Becoming an Adirondack 46er with My Daughter: Cascade and Porter
My daughter proposed that we become 46ers.
46ers are individuals who hike each of the 46 High Peaks in the Adirondack Park in New York State. We began the endeavor over a week of hiking at the end of July into August 2018.
On the first day, we hiked a total of four peaks over two separate hikes, pairing the mountains two and two. We climbed to the peaks of Cascade and Porter in the morning, and then Street and Nye in the afternoon. The trailheads for each hike were about 14 miles apart.
The Adirondack High Peaks is a geological phenomenon. The close proximity of the 46 peaks gives the Eastern High Peaks an almost carnival-like atmosphere. The order in which to hike the mountains is a topic of much debate and discussion among accomplished and aspiring 46ers. There is, however, near unanimous agreement that Cascade and Porter should be the first two, and of course hiked together.
An Inauspicious Start to a Grand Adventure
Having spent a restless night in the car at the trailhead, we were eager to get started. It was still dark at 5 a.m., but we got dressed and ready. Two cars pulled in as we were heading out. And two more arrived by the time we were down a ways from the road. There is limited parking at the High Peaks trailheads, one of the logistical challenges with which visitors to the High Peaks Wilderness must contend.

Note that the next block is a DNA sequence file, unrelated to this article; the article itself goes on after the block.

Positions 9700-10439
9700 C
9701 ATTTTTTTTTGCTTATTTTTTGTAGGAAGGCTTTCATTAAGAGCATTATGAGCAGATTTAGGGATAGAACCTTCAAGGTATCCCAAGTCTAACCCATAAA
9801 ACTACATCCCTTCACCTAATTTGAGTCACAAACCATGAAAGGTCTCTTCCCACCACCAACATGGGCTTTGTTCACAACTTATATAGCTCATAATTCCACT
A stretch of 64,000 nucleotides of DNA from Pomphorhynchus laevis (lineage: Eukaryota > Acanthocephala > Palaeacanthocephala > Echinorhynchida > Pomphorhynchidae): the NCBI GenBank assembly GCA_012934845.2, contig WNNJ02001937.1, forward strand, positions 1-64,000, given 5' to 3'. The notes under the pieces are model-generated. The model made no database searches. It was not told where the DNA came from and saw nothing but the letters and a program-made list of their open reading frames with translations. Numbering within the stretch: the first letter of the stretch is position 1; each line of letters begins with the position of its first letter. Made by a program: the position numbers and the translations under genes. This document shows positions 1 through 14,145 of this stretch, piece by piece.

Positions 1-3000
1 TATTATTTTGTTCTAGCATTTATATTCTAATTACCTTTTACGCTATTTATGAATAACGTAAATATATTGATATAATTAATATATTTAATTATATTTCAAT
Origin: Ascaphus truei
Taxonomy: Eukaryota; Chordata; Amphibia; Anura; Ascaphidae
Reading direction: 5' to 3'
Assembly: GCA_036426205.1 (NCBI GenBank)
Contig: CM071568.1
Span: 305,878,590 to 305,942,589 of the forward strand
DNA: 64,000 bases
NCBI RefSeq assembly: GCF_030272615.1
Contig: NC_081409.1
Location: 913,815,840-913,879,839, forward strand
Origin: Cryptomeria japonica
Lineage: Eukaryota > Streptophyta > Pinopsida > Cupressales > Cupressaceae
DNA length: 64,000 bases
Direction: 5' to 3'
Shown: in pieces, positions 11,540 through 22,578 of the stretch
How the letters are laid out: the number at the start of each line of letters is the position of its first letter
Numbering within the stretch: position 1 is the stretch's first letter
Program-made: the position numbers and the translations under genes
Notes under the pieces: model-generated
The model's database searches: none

A roadside trailhead always has a deflated casualness that detracts from what wonder lies ahead. It takes some time to shake off the shadow of the looming road before I feel truly immersed in the woods. My daughter’s enthusiasm helped accelerate the transition between our anticipation and the enterprise.
The trail leading up to Cascade was well worn—as well worn as any trail leading from a roadside trailhead. The weather was gray, but I put that up to it being before sunrise. The weather in the park recently had been ideal for hiking, and I foolishly did not expect poor weather. We made good time across the flat and rolling trail to the start of the actual ascent. The mountain was forgiving as a first High Peak, which is probably why most people who hike but a few of the 46 have all done Cascade. The trail was like any other north-eastern mountain wilderness—it was rocky and rooted, which always requires careful attention to where you place your steps. Although Cascade is considered one of the easier hikes in the 46, it was hard enough that it might dissuade weekend warriors from venturing deeper into the wilderness.
A Hint at What Lies Ahead
Moving at a good clip, we made it to treeline in just over an hour. Cascade has a rewarding final summit ascent across a granite bald, up a relatively gentle incline. My daughter, who has done most of her hiking in the flatlands of England, yelped with glee when we emerged from treeline.
We made it to the summit just in time to catch a glimpse of the valley to the east before we were consumed by cloud. We had a short snack, took a rubbing of the summit marker, snapped photos of the cloudy views, and made our descent across the slab just as the rain started. It figured. My Appalachian Trail thru-hike, that I completed the year before with my teenage son, was dominated by poor weather. I held onto the slim hope that the theme would not continue this year. We descended into tree line, and back to the trail junction that led northwest toward Porter.